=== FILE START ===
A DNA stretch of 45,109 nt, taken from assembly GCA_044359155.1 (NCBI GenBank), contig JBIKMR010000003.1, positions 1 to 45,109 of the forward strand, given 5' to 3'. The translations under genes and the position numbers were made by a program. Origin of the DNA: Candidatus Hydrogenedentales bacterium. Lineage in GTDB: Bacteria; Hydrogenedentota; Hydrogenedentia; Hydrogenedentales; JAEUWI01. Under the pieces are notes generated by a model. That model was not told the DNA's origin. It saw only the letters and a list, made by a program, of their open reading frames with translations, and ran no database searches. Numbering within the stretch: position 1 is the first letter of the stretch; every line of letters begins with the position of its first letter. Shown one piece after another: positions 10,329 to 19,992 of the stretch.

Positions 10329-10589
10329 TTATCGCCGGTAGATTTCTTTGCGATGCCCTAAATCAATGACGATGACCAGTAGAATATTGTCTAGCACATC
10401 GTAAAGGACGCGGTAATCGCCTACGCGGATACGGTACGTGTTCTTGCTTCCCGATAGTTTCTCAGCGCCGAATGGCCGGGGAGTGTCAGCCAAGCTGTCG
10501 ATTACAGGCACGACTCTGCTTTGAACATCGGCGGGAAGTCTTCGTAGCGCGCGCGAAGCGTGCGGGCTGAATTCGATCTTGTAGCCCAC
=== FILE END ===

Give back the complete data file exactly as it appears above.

A DNA stretch of 45,109 nt, taken from assembly GCA_044359155.1 (NCBI GenBank), contig JBIKMR010000003.1, positions 1 to 45,109 of the forward strand, given 5' to 3'. The translations under genes and the position numbers were made by a program. Origin of the DNA: Candidatus Hydrogenedentales bacterium. Lineage in GTDB: Bacteria; Hydrogenedentota; Hydrogenedentia; Hydrogenedentales; JAEUWI01. Under the pieces are notes generated by a model. That model was not told the DNA's origin. It saw only the letters and a list, made by a program, of their open reading frames with translations, and ran no database searches. Numbering within the stretch: position 1 is the first letter of the stretch; every line of letters begins with the position of its first letter. Shown one piece after another: positions 10,329 to 19,992 of the stretch.

Positions 10329-10589
10329 TTATCGCCGGTAGATTTCTTTGCGATGCCCTAAATCAATGACGATGACCAGTAGAATATTGTCTAGCACATC
10401 GTAAAGGACGCGGTAATCGCCTACGCGGATACGGTACGTGTTCTTGCTTCCCGATAGTTTCTCAGCGCCGAATGGCCGGGGAGTGTCAGCCAAGCTGTCG
10501 ATTACAGGCACGACTCTGCTTTGAACATCGGCGGGAAGTCTTCGTAGCGCGCGCGAAGCGTGCGGGCTGAATTCGATCTTGTAGCCCAC